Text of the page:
Mirror image artifact
Citation, DOI & article data
Mirror image artifact in sonography is seen when there is a highly reflective surface (e.g. diaphragm) in the path of the primary beam.
The primary beam reflects from such a surface (e.g. diaphragm) but instead of directly being received by the transducer, it encounters another structure (e.g. a nodular lesion) in its path and is reflected back to the highly reflective surface (e.g. diaphragm). It then again reflects back towards the transducer.
The ultrasound machine makes a false assumption that the returning echo has been reflected once and hence the delayed echoes are judged as if being returned from a deeper structure, thus giving a mirror artifact on the other side of the reflective surface.
It is a friendly artifact that allows the sonographer to exclude pleural effusion by the reflection of the liver image through the diaphragm.
reflection of a liver lesion into the thorax (the commonest example)
reflection of abdominal ascites mimicking pleural effusion
duplication of gestational sac (either ghost twin or heterotopic pregnancy) 3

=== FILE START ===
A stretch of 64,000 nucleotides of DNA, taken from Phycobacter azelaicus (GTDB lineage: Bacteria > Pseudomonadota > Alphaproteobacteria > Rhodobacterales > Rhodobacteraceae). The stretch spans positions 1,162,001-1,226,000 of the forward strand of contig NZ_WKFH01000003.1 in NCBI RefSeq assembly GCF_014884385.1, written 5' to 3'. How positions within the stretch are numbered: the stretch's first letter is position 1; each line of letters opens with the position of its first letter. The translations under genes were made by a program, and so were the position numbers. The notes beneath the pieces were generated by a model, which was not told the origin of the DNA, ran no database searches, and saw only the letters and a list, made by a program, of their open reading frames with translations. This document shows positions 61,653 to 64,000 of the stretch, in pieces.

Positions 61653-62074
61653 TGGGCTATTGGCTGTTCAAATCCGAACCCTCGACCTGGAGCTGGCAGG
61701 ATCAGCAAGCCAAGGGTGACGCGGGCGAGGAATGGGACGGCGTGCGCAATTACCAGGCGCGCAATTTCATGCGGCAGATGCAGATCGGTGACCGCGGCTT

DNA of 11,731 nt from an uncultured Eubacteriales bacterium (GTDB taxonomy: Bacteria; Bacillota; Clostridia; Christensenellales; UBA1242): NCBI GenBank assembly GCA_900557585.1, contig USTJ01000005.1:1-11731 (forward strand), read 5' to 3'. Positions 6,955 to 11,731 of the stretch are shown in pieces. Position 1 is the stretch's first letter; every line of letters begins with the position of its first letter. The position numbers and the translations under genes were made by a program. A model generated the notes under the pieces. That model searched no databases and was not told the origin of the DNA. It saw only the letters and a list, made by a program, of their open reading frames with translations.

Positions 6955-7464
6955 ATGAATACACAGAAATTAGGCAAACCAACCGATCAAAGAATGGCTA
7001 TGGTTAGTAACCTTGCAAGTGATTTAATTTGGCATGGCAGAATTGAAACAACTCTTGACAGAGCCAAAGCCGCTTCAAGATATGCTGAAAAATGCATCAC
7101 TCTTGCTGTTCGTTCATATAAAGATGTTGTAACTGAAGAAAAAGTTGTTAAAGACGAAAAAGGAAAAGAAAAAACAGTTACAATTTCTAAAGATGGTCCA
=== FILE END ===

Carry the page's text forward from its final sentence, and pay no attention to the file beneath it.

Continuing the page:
duplication of the uterus
To avoid this artifact, change the position and angle of scanning to change the angle of insonation of the primary ultrasound beam.
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- 2. Sandler MA, Madrazo BL, Walter R et-al. Ultrasound case of the day. Duplication artifact (mirror image artifact). Radiographics. 1988;7 (5): 1025-8. Pubmed citation
- 3. Ahn H, Hernández-Andrade E, Romero R, Ptwardhan M, Goncalves LF, Aurioles-Garibay A, Garcia M, Hassan SS, Yeo L. Mirror artifacts in obstetric ultrasound: case presentation of a ghost twin during the second-trimester ultrasound scan. (2013) Fetal diagnosis and therapy. 34 (4): 248-52. doi:10.1159/000353702 - Pubmed